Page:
The Welsh national interest


Article published on today's Click on Wales blog by Jill Evans MEP

Recent events in the global economy and the crises in the Euro (and Sterling) zones have highlighted, more than ever, the case for identifying and promoting the Welsh national interest. By a long chalk, this is not the same as the British one. At all levels, whether it be international affairs, shared cultural values and now, overridingly, economic considerations, we must understand and stand up for our real interests as a nation.

The election of the Conservative/Liberal Democrat government at Westminster in 2010 had within it the seeds for destroying the UK’s relationship with its neighbours and trading partners in the rest of Europe. The Conservative European agenda was clear to see when they chose to leave the European People's Party (EPP) - the mainstream grouping of centre-right parties in the European parliament - in 2009. So no real surprise last week then, when this government was the only one out of 27 to withdraw from a joint plan to stabilize the Eurozone.

Liberal Democrats MPs, most of whom are genuinely pro-Europe, were completely side-lined by their more dominant Tory partners – and didn’t even feature in the decision-making. But in Wales, as well as the Tories’ isolationist attitude to the EU, we have the added burden of being stuck with a Labour Government in Cardiff Bay, which has no real economic plan for Wales during, or after, this economic crisis, nor a willingness to understand, let alone defend, our national interest.

During this crisis, there is, above all, a need for solidarity and strong joint action. I heard a lot in the European Parliament last week about the lack of UK solidarity with other EU member states. This is certainly and justifiably deeply felt (one dreads to think of what will happen to UK calls for solidarity when the crisis hits the Sterling zone). But, it’s clear to me that this UK government has no solidarity with us in Wales either!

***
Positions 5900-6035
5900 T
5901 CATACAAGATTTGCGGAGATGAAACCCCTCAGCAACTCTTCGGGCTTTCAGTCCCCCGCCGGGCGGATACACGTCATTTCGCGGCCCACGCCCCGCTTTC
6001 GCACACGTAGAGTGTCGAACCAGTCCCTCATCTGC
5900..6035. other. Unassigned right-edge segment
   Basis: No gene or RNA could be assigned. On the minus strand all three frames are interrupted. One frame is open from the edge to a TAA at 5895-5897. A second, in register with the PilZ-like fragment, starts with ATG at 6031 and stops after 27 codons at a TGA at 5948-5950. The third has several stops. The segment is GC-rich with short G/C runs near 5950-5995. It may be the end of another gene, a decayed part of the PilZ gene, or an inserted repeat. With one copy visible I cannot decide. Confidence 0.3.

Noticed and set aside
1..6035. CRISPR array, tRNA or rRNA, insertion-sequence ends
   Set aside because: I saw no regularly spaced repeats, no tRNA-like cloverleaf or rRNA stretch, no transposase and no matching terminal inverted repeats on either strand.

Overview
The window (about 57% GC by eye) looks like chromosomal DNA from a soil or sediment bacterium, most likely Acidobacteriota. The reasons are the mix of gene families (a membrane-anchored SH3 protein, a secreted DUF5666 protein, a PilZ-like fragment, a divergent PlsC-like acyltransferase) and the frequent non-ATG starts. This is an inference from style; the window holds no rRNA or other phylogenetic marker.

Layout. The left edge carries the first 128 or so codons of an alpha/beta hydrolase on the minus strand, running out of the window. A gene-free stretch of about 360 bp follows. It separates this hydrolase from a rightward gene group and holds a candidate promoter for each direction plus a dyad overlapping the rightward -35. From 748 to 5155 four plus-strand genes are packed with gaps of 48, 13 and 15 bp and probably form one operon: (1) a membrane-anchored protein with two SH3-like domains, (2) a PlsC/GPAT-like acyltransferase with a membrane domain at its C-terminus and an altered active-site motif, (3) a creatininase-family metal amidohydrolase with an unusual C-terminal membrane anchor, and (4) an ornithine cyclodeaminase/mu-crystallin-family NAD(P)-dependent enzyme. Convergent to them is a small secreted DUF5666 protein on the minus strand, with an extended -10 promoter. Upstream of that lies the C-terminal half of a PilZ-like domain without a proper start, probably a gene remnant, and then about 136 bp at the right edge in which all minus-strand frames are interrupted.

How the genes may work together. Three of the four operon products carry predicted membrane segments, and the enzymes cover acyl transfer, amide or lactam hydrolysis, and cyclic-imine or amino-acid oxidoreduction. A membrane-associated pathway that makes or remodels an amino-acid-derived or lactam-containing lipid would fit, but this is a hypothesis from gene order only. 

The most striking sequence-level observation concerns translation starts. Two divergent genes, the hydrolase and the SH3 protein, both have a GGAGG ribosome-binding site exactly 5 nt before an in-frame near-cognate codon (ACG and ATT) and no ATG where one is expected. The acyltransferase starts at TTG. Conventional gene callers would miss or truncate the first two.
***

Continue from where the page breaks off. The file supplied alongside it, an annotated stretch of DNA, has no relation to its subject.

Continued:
The UK position has genuine repercussions for Welsh families’ income and job prospects. Most obviously, in the European Parliament we are currently negotiating the next round of structural funding for 2014-2020. Between 2007 and 2013 this programme will have provided almost £2 billion from the EU to Wales. Furthermore, over 80% of our farmers receive direct payments through the Common Agricultural Policy (CAP). These EU funding mechanisms are especially important to Wales because, as is well documented, we have some of the highest poverty levels in the EU, let alone the UK. After Plaid Cymru battled for many years, there is now a mainstream consensus that we are underfunded by the UK to the tune of £300 million every year under the dreaded Barnett formula . This means that EU funds are really just plugging the deficit bequeathed to us by the British state, contrary to their intended purpose of being used as "added value" to help raise ourselves out of relative poverty. The list of projects here that never go ahead because of this sleight of hand is countless. UK policy in this regard stifles initiative.